by Anna Massey, director of marketing, Gateway Bookbinding Systems
Plastic spiral binding is a common and popular binding choice for all types of printed projects. In addition to being the binding of choice for reports, school agendas and cookbooks, spiral binding often is determined to be the best choice for thicker projects with 250 or more sheets. Coil binding allows these thicker projects to be open cover-to-cover while lying flat. For something that thick, this is a particularly nice feature.
There are, however, some unique challenges involved when coil binding a book that measures one inch or thicker. One of the most important variables that can – and often does – affect the ability to insert coil into a book of that size is the size of the punch hole being used. It is not uncommon for customers to have smaller, 4mm round 4:1 pitch (four holes per one inch) punch dies. Then, they attempt to insert a 45 or 50mm diameter coil through those smaller holes.
When it comes to binding thicker books, consider changing to a wider punch pitch with a larger oval-shaped hole. For instance, a 3:1 or 2.5:1 spacing would best fit a 6.5×5.5mm oval hole. It’s a simple equation – the larger the punch hole, the easier the coil will be able to find its way through.
As the coil is inserted into the thick block of paper that will become the book, the book will start to curve as it follows the curve of the coil. As a result, the “window” that is the punch hole begins to reduce. The smaller the punch hole, the quicker that window closes. With a large oval hole and wider pitch, the additional height of the hole provides a larger window for the coil to find its way.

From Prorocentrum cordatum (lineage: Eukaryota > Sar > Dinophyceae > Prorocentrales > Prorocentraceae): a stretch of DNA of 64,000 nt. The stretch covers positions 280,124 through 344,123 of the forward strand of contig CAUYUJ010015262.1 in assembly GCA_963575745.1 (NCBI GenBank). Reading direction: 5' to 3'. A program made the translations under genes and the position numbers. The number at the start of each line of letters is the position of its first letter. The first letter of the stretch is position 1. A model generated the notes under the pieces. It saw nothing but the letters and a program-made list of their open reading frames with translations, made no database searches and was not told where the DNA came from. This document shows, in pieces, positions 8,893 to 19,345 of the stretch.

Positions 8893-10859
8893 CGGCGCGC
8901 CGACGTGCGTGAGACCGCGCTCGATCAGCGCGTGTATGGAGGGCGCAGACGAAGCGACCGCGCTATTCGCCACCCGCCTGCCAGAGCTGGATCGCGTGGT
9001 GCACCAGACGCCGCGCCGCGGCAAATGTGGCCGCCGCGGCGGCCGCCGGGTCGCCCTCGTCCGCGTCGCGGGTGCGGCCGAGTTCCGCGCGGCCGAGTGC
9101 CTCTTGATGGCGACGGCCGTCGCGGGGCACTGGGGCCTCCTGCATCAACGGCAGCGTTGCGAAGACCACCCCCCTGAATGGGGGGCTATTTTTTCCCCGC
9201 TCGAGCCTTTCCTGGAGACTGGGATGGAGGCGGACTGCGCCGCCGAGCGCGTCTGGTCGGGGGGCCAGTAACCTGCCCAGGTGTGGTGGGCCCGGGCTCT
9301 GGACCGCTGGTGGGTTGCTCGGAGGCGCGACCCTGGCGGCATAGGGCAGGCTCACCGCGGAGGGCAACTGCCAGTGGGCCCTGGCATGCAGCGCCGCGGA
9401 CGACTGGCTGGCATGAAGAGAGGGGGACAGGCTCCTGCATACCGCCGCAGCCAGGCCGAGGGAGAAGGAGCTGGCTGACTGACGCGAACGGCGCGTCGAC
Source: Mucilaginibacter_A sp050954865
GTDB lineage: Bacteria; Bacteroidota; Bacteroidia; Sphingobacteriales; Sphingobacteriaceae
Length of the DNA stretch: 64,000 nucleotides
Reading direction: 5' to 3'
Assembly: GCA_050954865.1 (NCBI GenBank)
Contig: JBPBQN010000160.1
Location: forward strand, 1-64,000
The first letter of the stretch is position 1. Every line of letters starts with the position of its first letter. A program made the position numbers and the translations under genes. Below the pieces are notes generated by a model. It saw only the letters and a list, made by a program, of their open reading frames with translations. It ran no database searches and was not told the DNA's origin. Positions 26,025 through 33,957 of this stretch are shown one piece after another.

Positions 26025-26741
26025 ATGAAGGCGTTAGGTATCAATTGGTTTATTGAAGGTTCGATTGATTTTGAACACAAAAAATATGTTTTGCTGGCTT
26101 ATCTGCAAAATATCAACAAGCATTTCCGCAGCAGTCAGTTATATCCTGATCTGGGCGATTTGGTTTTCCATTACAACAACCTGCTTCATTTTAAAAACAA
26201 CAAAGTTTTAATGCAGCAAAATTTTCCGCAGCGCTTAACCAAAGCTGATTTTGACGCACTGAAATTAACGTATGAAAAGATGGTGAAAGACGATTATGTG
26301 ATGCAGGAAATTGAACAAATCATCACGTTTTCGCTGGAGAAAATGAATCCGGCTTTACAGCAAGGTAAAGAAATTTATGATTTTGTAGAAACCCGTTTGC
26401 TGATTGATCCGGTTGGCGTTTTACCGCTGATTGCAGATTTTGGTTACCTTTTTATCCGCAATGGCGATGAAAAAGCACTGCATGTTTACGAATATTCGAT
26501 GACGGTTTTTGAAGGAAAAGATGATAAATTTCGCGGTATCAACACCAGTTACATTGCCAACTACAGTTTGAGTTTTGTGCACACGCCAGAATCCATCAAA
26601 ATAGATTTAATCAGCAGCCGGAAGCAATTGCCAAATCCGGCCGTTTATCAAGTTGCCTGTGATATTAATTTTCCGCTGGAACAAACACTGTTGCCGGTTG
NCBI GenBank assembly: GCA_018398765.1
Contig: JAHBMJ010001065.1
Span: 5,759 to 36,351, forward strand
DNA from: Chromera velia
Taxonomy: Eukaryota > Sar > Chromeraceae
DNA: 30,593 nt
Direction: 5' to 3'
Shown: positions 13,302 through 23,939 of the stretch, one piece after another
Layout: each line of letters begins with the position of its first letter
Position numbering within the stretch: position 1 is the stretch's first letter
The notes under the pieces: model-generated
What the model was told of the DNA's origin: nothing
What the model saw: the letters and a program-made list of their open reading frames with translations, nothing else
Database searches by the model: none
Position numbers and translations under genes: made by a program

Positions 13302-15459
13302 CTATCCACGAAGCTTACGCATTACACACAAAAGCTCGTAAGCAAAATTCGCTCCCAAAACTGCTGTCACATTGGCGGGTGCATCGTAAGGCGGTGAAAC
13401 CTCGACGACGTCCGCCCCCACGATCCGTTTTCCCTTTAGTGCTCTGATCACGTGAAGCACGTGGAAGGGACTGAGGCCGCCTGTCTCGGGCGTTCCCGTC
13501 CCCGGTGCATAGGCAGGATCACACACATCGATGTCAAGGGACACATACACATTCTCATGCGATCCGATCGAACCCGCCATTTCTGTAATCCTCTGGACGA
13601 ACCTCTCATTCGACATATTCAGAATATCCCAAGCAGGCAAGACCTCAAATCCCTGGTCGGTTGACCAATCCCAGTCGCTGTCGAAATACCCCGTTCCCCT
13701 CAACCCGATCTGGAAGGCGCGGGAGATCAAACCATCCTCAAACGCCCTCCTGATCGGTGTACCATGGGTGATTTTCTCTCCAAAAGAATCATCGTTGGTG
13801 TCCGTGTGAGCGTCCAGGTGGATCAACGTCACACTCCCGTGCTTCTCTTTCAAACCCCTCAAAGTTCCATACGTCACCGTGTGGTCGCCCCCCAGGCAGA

Working with a wider pitch and a larger oval punch hole on thicker books is recommended for all types of coil inserters. Whether working with tabletop roller inserters, wheel drive machines or an automated system, utilizing these suggestions can improve productivity as much as 50 percent.
For those who don’t have the ability to punch with a wider pitch, another option is the PLASTIKOIL Binding Stick. The PLASTIKOIL Binding Stick is a clear plastic stick with a shepherd’s hook on one end. It allows multiple coil bound sections to be combined so they can be used and stored as a single book. For example, a very thick book is divided into two equal sections. Each section is coil bound, and then the sections are stacked on top of each other with the coil overlapping slightly. The binding stick slides between the overlapping rows of coil and locks into place to provide a strong, nearly invisible binding link. The PLASTIKOIL Binding Stick is ideal for combining volumes, addendums, price lists or catalogs.
As one of the most popular and fastest growing styles of binding, spiral binding offers a number of advantages for binders and their customers. Not only are spiral-bound documents able to lay flat, but the pages also are able to turn a full 360 degrees around the flexible spine. Furthermore, with more than 60 colors available, spiral binding offers the greatest range of colors of any other binding style. Even thicker books can be bound using colored coils. The important thing to remember when binding thicker projects is to select an appropriately size punch hole.
Anna Massey is the director of marketing at Gateway Bookbinding Systems. With over 30 years of experience in the industry, she is very familiar with the product and the process of plastic spiral binding. For more information, visit www.plastikoil.com.